Along with the campaign, the International Labor Organization (ILO) has developed the following strategies to address child labor in Pakistan:

  1. Strengthen the capacity of tripartite constituents to address child and bonded labor in the rural economy.
  2. Raise awareness in rural communities about the importance of ending child labor and bonded labor.
  3. Support federal and provincial authorities to improve their capacities in data collection and analysis.
  4. Promote inter-agency cooperation, partnership and learning to improve knowledge sharing and advocacy.
  5. Support ILO constituents to develop a community system for monitoring children and bonded labor.

New Law Bans Child Labor in Pakistan

On Aug. 6, 2020, Pakistan banned child domestic labor for the first time, passing an amendment that makes it illegal for children to participate in domestic labor. The government recognized the consequences of this labor, such as trauma and abuse, among young domestic workers.

The new law was implemented in response to the death of Zohra Shah, an 8-year-old girl and domestic worker who was brutally beaten and died. At the same time, Shah is not the only victim of abuse as a result of child labor in Pakistan. Among the other victims is 16-year-old Uzma Bibi, who was beaten. In addition, 10-year-old Tayyaba Quein was abused, making this a serious problem for the country. Accordingly, the Federal Minister of Human Rights announced that the cabinet’s decision will now include child domestic labor under the Employment of Children Act 1991.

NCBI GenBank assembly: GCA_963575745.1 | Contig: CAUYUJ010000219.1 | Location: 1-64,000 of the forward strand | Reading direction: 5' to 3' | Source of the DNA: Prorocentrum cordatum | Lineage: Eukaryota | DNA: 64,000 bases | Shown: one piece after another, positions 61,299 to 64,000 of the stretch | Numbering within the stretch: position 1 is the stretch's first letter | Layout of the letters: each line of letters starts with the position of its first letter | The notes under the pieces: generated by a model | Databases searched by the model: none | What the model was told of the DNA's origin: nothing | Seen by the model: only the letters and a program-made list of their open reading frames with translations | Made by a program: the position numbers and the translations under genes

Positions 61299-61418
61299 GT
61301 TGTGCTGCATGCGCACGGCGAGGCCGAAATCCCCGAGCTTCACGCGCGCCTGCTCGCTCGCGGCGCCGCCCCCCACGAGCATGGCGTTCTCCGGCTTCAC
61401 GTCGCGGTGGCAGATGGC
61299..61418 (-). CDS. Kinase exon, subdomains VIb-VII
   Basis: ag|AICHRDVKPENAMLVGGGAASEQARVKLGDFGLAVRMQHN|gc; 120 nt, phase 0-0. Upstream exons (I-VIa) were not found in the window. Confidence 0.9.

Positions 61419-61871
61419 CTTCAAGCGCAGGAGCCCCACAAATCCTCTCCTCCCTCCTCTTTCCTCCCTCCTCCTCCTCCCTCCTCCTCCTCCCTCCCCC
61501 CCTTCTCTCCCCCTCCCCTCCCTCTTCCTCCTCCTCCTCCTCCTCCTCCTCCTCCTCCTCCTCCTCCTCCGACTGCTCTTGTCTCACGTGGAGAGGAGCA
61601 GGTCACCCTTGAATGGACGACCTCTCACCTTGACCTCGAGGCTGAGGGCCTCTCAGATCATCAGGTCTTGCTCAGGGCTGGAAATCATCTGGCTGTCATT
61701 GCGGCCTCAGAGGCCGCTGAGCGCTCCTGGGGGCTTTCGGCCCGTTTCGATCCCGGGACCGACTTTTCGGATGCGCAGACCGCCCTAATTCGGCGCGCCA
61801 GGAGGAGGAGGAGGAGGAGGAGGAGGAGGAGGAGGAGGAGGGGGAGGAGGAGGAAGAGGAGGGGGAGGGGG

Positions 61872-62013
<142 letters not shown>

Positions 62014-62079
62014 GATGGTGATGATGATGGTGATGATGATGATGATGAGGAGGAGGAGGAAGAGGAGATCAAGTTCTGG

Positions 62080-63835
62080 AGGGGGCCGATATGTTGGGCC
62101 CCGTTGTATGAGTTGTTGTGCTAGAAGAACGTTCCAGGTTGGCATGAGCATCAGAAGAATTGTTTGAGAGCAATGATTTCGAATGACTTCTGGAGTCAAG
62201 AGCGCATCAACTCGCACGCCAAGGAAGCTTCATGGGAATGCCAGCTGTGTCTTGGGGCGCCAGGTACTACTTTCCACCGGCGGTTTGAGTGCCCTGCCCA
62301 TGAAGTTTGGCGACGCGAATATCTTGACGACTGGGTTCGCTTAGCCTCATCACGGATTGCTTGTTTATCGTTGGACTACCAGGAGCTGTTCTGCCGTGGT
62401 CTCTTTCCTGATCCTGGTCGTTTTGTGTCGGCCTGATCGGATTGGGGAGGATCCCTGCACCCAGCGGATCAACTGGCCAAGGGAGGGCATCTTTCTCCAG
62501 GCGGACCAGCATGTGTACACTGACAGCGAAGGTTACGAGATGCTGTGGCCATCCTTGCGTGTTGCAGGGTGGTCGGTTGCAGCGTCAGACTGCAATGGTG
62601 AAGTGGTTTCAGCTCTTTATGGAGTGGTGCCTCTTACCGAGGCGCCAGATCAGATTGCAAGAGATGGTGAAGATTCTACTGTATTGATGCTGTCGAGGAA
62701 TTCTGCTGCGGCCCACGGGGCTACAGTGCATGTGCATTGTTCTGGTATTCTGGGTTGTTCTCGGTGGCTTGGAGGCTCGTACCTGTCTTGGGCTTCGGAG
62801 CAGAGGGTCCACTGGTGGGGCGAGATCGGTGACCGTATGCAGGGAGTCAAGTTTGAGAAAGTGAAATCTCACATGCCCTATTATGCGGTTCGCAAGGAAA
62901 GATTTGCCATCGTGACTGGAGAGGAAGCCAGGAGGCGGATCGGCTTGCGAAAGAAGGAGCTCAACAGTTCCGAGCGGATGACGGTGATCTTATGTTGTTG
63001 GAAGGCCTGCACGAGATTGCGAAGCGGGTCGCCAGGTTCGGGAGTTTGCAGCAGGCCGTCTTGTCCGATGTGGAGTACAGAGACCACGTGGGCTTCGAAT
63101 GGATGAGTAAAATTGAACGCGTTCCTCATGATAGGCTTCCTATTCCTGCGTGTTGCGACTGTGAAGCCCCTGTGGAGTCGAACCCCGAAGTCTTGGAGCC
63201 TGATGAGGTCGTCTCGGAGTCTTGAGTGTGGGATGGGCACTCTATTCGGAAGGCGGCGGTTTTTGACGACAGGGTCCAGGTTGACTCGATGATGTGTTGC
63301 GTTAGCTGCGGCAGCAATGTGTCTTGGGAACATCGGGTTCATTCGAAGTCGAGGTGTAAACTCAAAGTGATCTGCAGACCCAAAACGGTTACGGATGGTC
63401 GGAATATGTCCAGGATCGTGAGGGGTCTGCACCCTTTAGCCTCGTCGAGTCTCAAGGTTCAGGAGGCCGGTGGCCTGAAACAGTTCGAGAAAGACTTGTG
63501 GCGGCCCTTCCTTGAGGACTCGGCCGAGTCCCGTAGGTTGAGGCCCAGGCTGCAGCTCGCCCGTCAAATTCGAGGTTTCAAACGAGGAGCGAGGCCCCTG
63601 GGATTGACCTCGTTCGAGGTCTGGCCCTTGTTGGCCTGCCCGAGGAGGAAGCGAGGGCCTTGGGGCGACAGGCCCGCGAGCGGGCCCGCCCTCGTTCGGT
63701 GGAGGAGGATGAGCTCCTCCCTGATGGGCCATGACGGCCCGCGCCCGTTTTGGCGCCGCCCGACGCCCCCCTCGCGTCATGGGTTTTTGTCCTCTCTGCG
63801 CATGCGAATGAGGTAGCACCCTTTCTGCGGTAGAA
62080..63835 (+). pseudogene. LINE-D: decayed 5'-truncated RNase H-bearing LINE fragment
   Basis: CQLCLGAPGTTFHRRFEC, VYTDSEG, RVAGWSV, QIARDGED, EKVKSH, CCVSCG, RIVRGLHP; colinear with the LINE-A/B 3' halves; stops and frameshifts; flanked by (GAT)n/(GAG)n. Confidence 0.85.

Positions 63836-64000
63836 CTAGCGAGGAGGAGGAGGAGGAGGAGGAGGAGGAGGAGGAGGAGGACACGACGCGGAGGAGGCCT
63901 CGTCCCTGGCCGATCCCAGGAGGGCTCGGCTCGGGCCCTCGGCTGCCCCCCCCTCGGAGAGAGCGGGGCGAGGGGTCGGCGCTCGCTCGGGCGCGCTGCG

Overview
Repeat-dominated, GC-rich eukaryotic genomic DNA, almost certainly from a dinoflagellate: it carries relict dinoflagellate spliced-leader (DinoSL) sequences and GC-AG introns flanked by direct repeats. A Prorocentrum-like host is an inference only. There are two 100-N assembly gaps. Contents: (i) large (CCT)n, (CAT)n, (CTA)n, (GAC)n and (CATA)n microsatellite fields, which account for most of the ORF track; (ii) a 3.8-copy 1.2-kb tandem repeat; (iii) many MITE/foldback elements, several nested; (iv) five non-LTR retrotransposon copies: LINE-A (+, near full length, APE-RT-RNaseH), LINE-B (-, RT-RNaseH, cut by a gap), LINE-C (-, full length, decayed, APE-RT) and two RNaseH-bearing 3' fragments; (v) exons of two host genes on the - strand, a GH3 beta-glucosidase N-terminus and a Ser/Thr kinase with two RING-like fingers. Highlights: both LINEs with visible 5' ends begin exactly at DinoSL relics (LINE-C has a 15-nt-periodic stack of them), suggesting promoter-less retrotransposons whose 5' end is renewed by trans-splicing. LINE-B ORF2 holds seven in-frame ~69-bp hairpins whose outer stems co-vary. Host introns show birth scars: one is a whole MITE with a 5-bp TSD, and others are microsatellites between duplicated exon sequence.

The new law marks a change in Pakistan, where children will have access to education and a better life, without mistreatment or abuse. At the same time, it takes a step toward a better quality of life for all minors who are forced to work. This is and will be a great step for children’s rights and an example for other countries.

Juliet Quintero
Photo: Flickr